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1 The Marae and Wharenui - NZ Maori Reportage _DSC6935

The Marae, a meeting place, is a Moari community facility which consists of a highly carved meeting house, Wharenui, a dining hall, a cooking area and a Marae Atea a sacred place in front of the meeting house. The Marae is a symbol of Maori tribal identity. Today the Wharenui is considered to represent an important tribal ancestor.

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2 Wharenu - NZ Maori Reportage i_DSC6588

The Wharenui was originally built to represent Ranginui, the God of the Sky and Papatuanuku, the Goddess of the Earth

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3 Maihi - NZ Maori Reportage _DSC6318

The barge boards represent the outstretched arms of the ancestor

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6 Traditional Maori Carving - NZ Reportage _DSC6577

The meeting house has detailed Maori carving throughout.

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7 Heke - NZ Maori Reportage _DSC6353

Represent the ribcage The Marae, a meeting place, is a Moari community facility which consists of a highly carved meeting house, Wharenui, a dining hall, a cooking area and a Marae Atea a sacred place in front of the meeting house.

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8 Tahuhu and Heke Decorated - NZ Maori Reportage _DSC6355

Represent the backbone and the ribcage of the ancient ancestor. The Tahuhu is has a carving of the Gods Ranginui, Sky Father and Papatuanuku, Earth Mother.

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9 Earth Mother - NZ Maori Reportage _DSC6583

The earthen floor of the meeting house is said to represent Papatuanuku, Earth Mother.

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10 Tahuha and Heke - NZ Maori Reportage _DSC6585

Represent the backbone and the ribcage of the ancient ancestor.

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11 Poupou - NZ Maori Reportage _DSC6584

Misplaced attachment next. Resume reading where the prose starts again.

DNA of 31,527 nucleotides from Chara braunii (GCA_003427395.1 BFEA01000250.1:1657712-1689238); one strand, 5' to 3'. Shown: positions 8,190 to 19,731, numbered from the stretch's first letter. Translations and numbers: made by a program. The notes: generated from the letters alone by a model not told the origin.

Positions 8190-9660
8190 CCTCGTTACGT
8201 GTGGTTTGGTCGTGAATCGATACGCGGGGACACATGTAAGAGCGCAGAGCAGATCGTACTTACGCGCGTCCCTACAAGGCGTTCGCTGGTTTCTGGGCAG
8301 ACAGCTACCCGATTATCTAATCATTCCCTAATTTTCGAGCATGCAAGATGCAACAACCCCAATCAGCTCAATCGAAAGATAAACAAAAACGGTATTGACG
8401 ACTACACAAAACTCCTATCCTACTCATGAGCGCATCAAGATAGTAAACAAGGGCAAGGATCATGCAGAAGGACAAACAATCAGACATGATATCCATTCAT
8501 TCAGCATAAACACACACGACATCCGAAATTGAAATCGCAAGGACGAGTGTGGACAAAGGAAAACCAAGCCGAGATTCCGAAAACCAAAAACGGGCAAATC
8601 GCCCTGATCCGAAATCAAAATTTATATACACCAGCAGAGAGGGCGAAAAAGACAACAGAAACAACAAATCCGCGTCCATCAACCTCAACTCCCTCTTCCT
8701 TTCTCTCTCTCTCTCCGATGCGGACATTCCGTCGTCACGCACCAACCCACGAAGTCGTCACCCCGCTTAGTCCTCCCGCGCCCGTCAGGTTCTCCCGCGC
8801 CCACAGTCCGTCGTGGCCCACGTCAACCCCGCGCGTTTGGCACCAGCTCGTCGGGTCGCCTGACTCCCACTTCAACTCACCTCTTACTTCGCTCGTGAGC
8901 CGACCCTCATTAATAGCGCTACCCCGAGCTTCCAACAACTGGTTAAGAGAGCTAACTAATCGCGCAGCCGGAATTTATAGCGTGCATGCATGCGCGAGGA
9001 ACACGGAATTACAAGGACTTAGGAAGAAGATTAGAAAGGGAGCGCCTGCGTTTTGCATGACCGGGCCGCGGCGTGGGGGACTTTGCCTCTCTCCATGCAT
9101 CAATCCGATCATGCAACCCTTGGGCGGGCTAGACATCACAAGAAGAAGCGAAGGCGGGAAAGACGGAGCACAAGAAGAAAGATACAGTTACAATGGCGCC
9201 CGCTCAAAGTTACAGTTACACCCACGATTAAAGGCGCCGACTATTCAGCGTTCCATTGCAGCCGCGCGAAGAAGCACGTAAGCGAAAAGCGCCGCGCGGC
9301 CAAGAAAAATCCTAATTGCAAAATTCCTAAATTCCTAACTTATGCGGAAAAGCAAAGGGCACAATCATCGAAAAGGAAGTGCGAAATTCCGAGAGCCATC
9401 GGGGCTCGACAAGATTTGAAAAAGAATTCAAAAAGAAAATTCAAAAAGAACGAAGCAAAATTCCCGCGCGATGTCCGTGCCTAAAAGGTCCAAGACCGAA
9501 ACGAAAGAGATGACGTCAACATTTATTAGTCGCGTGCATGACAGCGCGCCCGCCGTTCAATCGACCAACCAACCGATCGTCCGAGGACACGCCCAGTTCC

The carved posts, poupou, along the wall represent the children poised in the act of separating their parent the Gods of the Sky and Earth.

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12 Ancient Ancestor - NZ Maori Reportage _DSC6710

The carved figure on the front gable represents the ancestor whose name the meeting house represents. The Marae, a meeting place, is a Moari community facility which consists of a highly carved meeting house, Wharenui, a dining hall, a cooking area and a Marae Atea a sacred place in front of the meeting house.

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1 Another God - NZ Maori Reportage DSC_3250

With European settlement came Christianity

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2 St Faiths Anglican Church - NZ Maori Reportage _DSC6951

St. Faiths Church is located in the Maori village of Ohinmutu on the side of Lake Rotorua on New Zealand's North Island

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3 Changing Gods - NZ Maori Reportage DSC00204

St. Faiths Church is located in the Maori village of Ohinmutu on the side of Lake Rotorua on New Zealand's North Island. The first Christian service was held in 1831.

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4 Sanctuary with High Altar - NZ Maori Reportage _DSC6657

The Sanctuary incorporates Maori carvings.

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5 High Altar - NZ Maori Reportage _DSC6665

The High Altar is a blend of Maori carvings and Christianity with the 3 crosses representing Christian meaning. Tapu, spiritually powerful, sacred, it is one of the strongest forces in Maori life

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7 Supporting Christianity - NZ Maori Reportage DSC00288

It is said that the carved figures at the base of the Pulpit – with the coming of Christianity the Maori are seen to support it.

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8 Maori Input - NZ Maori Reportage _DSC00277

The Memorial Window – The styalised green fern fronds around the window and the cross are the traditional Maori emblem of mourning.

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9 Maori Influence - NZ Maori Reportage _DSC00280

The figure of Christ seems to be walking on the lake located outside the church. Christ is wearing a Korowai a cloak usually worn by Maori chiefs.

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10 Accepting their God - NZ Maori Reportage _DSC6638

The carved archway incorporates both Maori figures and the Christian cross,